ˆ f (ω) = E(kXT (β(ω) − β)k2 ) 2 = tr((ω 2 σS2 VS−1 + (1 − ω)2 (γγ T + σB VB−1 ))Σ).

This error is minimized by the oracle’s parameter value ωorcl =

2 tr((γγ T + σB VB−1 )Σ) . −1 2 tr((γγ T + σB VB )Σ) + σS2 tr(VS−1 Σ)

When VS = nΣ and VB = N Σ, we find ωorcl =

2 γ T Σγ + dσB /N . 2 + dσB /N + dσS2 /n

γ T Σγ

The plug-in estimator is ω ˆ plug =

2 /N γˆ T Σˆ γ + dˆ σB 2 /N + dˆ γˆ T Σˆ γ + dˆ σB σS2 /n

(5.1)

2 where σ ˆS2 = kYS − XS βˆS k2 /(n − d) and σ ˆB = kYB − XB βˆB k2 /(N − d). To al2 low a later bias adjustment, we generalize this plug-in estimator. Let h(ˆ σB ) be 2 2 σB )) < ∞. The generalany nonnegative measurable function of σ ˆB with E(h(ˆ ized plug-in estimator is

ω ˆ plug,h =

2 ) γˆ T Σˆ γ + h(ˆ σB . 2 T γˆ Σˆ γ + h(ˆ σB ) + dˆ σS2 /n

(5.2)

Here are the conditions under which βˆS is made inadmissible by the data enrichment estimator. Theorem 5.1. Let XS ∈ Rn×d and XB ∈ RN ×d be fixed matrices with XST XS = T nΣ and XB XB = VB where Σ and VB both have rank d. Let YS ∼ N (XS β, σS2 In ) 2 independently of YB ∼ N (XB (β + γ), σB IN ). If d ≥ 5 and m ≡ n − d ≥ 10, then ˆ ω ) − XT βk2 ) < E(kXT βˆS − XT βk2 ) E(kXT β(ˆ

(5.3)

holds for any matrix XT with XTT XT = Σ and any ω ˆ=ω ˆ plug,h given by (5.2). Proof. Section 9.7 in the Appendix. The condition on m can be relaxed at the expense of a more complicated statement. From the details in the proof, it suffices to have d ≥ 5 and m(1 − 4/d) ≥ 2. Because E(ˆ γ T Σˆ γ ) > γ T Σγ we find that ω ˆ plug is biased upwards, making it conservative. In the proportional design case we find that the bias is dσS2 /n + 2 dσB /N . That motivates a bias adjustment, replacing γˆ T Σˆ γ by γˆ T Σˆ γ − dˆ σS2 /n − 2 dˆ σB /N . The result is ω ˆ bapi =

n γ − dˆ σS2 /n γˆ T Σˆ ∨ , γˆ T Σˆ γ n+N

(5.4)

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where values below n/(n + N ) get rounded up. This bias-adjusted estimate of ω 2 2 is not covered by Theorem 5.1. Subtracting only σ ˆB /N instead of σ ˆB /N + σ ˆS2 /n is covered, yielding 0 ω ˆ bapi =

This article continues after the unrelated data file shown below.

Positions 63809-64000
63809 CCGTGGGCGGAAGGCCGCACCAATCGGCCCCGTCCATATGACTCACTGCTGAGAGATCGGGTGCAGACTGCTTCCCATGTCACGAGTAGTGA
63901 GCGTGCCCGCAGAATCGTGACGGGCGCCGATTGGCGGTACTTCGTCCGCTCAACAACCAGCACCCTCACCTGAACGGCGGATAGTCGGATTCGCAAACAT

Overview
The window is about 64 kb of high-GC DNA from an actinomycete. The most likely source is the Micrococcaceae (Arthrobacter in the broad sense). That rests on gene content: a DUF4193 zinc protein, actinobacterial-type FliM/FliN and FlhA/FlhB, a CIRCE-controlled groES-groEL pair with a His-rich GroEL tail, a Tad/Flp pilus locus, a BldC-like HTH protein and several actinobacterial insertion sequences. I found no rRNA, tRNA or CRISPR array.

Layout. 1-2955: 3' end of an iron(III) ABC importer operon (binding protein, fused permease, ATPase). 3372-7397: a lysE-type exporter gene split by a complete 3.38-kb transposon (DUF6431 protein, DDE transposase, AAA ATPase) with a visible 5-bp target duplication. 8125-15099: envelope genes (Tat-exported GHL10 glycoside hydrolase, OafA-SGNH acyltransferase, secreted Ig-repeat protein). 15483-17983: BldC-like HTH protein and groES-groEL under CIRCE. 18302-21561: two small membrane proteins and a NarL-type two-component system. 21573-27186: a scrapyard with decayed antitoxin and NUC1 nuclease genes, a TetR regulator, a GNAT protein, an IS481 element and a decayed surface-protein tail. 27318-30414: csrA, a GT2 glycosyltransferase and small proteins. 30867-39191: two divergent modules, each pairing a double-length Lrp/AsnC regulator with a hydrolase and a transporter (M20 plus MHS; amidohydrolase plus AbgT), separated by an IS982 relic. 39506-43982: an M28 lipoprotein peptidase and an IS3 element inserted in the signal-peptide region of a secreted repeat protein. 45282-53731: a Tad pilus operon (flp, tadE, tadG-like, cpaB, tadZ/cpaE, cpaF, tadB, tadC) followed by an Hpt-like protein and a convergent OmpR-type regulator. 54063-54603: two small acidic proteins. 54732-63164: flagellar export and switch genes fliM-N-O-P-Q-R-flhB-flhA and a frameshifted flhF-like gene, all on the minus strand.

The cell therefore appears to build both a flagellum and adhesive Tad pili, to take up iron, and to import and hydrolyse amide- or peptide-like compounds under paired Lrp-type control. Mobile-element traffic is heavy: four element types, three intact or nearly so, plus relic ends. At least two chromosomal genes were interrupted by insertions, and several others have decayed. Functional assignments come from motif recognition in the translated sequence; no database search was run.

γˆ T Σˆ γ , + dˆ σS2 /n

γˆ T Σˆ γ

(5.5)

2 which corresponds to taking h(ˆ σB ) ≡ 0 in equation (5.2). Data enrichment with ˆ ω ˆ given by (5.4) makes βS inadmissible whether or not the motivating covariance proportionality holds.

6. A matrix oracle In this section we look for an explanation of how data enrichment might be more accurate than Stein shrinkage. We generalize our estimator to ˆ ) = W βˆS + (I − W )βˆB β(W and then find the optimal matrix W . Theorem 6.1. Let βˆS ∈ Rd have mean β and covariance matrix σS2 VS−1 for σS > 0. Let βˆB ∈ Rd be independent of βˆS , with mean β + γ and covari2 ˆ ) = W βˆS + (I − W )βˆB for a matrix ance matrix σB VB−1 for σB > 0. Let β(W d×d d×d W ∈ R . Let VT ∈ R be any positive definite symmetric matrix. Then ˆ ) − β)T VT (β(W ˆ ) − β)) is minimized at E((β(W 2 2 W = (γγ T + σB VB−1 + σS2 VS−1 )−1 (γγ T + σB VB−1 ).

(6.1)

Proof. Section 9.8. It is interesting that when we are free to choose the entire d × d matrix W , then the optimal choice is the same for all weighting matrices VT . The penalized least squares criterion (2.1) leads to a matrix weighting of the two within-sample estimators. The weighting matrix Wλ is in a one dimensional family indexed by 0 ≤ λ ≤ ∞. The optimal W from (6.1) is not generally in that family. Both Wλ from criterion (2.1) and W from (6.1) trade off bias and variance, 2 through the appearance γγ T , σS2 , and σB , which for (2.1) appear in the formula for the optimal λ. The advantage of working with Wλ instead of W is that Wλ yields a one parameter family of candidate weighting matrices to search over. When VS and VB are both proportional to the same positive definite matrix VT , then the data enrichment oracle chooses W = ωId where ω = ωorcl =

2 tr((γγ T + σB VB−1 )VT ) 2 V −1 + σ 2 V −1 ]V ) tr([γγ T + σB T B S S

which mimicks the form of the optimal W in equation (6.1), replacing numerator and denominator by traces after multiplying both by VT .

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The James-Stein shrinker chooses W = ωJS Id where ωJS = 1 −

d−2 d−2 =1− T . 2 2 ˆ ˆ γˆ VS γˆ /σS2 kθS − θB k /σS

2 If we approximate γˆ T VS γˆ by its expectation tr((γγ T + σS2 VS−1 + σB VB−1 )VS ) we find ωJS centered around

ω eJS =

2 tr((γγ T + σB VB−1 )VS ) + 2σS2 . 2 V −1 + σ 2 V −1 )V ) tr((γγ T + σB S B S S